Washington, DC : National Academies Press, 2019.
"The strengths and abilities children develop from infancy through adolescence are crucial for their physical, emotional, and cognitive growth, which in turn help them to achieve success in school and to become responsible, economically self-sufficient, and healthy adults. Capable, responsible, and healthy adults are clearly the foundation of a well-functioning and prosperous society, yet America's future is not as secure as it could be because millions of American children live in families with incomes below the poverty line. A wealth of evidence suggests that a lack of adequate economic resources for families with children compromises these children's ability to grow and achieve adult success, hurting them and the broader society. [This report] reviews the research on linkages between child poverty and child well-being, and analyzes the poverty-reducing effects of major assistance programs directed at children and families. This report also provides policy and program recommendations for reducing the number of children living in poverty in the United States by half within 10 years."--Publisher's description.
Washington, DC : Office of Planning, Research and Evaluation, US Administration for Children and Families, 2019.
The Maternal, Infant, and Early Childhood Home Visiting (MIECHV) program was launched in America in 2010 to expand evidence-based home visiting programs for families living in at-risk communities. The Mother and Infant Home Visiting Program Evaluation (MIHOPE) is investigating the impact of the program on families, focusing on the four evidence-based models that the majority of states chose to implement in 2010/2011. These models are: Early Head Start: Home-based option, Healthy Families America, Nurse-Family Partnership, and Parents as Teachers. Under MIHOPE, about 4,200 families were assigned to receive either one of these models or information on community services. This report presents the early effects on family and child outcomes, from 2012 through 2017, and considers differences by family type, features of local programs, or dosage received. The evaluation found some positive but small impacts, but it may be too early to assess impacts on child development.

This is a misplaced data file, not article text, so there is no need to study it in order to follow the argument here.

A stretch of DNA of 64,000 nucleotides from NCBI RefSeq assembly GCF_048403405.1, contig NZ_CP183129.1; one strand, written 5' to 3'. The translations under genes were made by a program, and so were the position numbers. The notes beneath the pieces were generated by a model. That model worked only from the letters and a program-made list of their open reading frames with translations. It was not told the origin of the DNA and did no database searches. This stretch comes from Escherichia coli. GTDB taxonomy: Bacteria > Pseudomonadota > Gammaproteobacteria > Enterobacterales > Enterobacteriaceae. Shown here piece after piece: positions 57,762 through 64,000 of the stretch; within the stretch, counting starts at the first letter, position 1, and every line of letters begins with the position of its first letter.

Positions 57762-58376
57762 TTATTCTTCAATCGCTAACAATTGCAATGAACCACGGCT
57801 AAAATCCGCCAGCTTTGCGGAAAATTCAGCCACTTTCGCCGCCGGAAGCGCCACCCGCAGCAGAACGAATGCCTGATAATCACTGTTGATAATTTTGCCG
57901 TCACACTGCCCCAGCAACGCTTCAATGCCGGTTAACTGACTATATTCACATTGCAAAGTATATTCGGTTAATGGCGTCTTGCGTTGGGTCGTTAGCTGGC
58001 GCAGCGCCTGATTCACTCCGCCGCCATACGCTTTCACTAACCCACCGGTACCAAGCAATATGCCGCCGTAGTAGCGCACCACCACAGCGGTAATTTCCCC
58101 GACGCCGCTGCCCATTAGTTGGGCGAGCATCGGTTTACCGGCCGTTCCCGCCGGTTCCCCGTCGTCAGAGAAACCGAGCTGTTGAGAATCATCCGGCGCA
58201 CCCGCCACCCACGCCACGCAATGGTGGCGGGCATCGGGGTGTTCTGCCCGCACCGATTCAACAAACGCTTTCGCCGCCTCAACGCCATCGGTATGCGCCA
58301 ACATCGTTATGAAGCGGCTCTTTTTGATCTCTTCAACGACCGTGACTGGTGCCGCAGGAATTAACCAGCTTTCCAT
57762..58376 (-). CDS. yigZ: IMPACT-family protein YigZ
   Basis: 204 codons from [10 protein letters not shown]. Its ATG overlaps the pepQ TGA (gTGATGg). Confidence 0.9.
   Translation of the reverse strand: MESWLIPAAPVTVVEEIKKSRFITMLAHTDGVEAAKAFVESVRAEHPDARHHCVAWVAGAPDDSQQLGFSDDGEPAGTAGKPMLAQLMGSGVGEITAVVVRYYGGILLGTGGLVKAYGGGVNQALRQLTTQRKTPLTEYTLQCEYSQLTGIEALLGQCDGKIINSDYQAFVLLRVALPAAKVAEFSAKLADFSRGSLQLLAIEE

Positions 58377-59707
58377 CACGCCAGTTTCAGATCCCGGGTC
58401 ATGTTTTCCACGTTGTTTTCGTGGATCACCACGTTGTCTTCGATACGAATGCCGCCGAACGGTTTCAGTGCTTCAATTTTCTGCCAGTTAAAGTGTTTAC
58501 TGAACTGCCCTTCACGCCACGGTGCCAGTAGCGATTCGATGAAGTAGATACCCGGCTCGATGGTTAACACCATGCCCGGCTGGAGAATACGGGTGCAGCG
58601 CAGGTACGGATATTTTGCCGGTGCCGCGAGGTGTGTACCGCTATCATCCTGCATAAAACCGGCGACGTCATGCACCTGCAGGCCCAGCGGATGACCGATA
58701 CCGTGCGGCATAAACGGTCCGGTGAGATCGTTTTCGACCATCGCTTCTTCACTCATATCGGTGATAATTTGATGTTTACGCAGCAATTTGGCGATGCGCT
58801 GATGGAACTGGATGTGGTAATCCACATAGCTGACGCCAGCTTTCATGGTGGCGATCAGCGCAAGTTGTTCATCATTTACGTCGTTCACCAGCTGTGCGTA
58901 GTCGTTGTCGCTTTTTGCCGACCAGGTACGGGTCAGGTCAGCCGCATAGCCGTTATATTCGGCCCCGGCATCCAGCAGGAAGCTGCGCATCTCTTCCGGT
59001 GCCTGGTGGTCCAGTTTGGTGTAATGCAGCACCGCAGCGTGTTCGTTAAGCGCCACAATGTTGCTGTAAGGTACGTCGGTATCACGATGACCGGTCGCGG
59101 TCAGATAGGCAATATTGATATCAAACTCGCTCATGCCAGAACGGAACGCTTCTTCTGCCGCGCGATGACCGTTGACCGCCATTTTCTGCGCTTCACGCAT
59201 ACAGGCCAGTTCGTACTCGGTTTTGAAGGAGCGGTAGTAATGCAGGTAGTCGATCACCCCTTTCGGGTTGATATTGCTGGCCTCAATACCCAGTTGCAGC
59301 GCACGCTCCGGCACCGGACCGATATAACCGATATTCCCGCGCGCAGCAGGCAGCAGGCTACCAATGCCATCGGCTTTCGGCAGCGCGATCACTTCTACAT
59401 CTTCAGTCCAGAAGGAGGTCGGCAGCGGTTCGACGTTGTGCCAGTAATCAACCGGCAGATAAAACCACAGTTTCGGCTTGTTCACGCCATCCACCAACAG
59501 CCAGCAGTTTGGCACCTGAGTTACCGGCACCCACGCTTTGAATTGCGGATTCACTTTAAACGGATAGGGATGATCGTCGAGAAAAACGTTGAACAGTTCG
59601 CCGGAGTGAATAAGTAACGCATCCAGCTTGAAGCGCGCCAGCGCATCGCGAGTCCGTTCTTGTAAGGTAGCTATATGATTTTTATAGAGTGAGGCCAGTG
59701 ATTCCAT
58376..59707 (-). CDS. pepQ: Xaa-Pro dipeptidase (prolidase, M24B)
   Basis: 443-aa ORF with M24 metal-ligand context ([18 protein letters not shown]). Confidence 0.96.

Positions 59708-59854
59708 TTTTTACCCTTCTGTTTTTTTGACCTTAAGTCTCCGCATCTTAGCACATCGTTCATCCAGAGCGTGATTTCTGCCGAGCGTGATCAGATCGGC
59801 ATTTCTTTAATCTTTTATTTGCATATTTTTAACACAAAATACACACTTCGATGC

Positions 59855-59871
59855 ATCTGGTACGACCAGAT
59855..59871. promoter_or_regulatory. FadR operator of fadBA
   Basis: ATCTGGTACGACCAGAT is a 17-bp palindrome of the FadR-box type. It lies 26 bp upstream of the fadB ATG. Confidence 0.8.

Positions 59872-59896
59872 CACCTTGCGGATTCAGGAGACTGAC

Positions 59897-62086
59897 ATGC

Watson, A.C.T. : Institute of Child Protection Studies, Australian Catholic University, 2019.
'Family Foundations' is an early intervention therapeutic parenting program in the Australian Capital Territory. It was developed in 2016 by Belconnen Community Services and targets families with young children who are dealing with complex parenting needs and difficulties but who are not in crisis or involved with child protection services. This report assesses the impact of the program, and follows on from a process evaluation of the program published in 2018. This report evaluates the extent to which Family Foundations achieved its intended outcomes of improving parents' self-confidence, emotional regulation, help seeking, and parenting knowledge and skills, as well as improvements in children's emotional regulation and behaviour. It also investigated unintended consequences and whether the program attracted its target audience. The report describes the program and the evaluation methodology and discusses the quantitative and qualitative findings. The evaluation found that the program enhanced parenting capacity and the quality of the parent-child attachment and contributed to improved outcomes for children, with parents with the greatest need seeing the greatest benefits.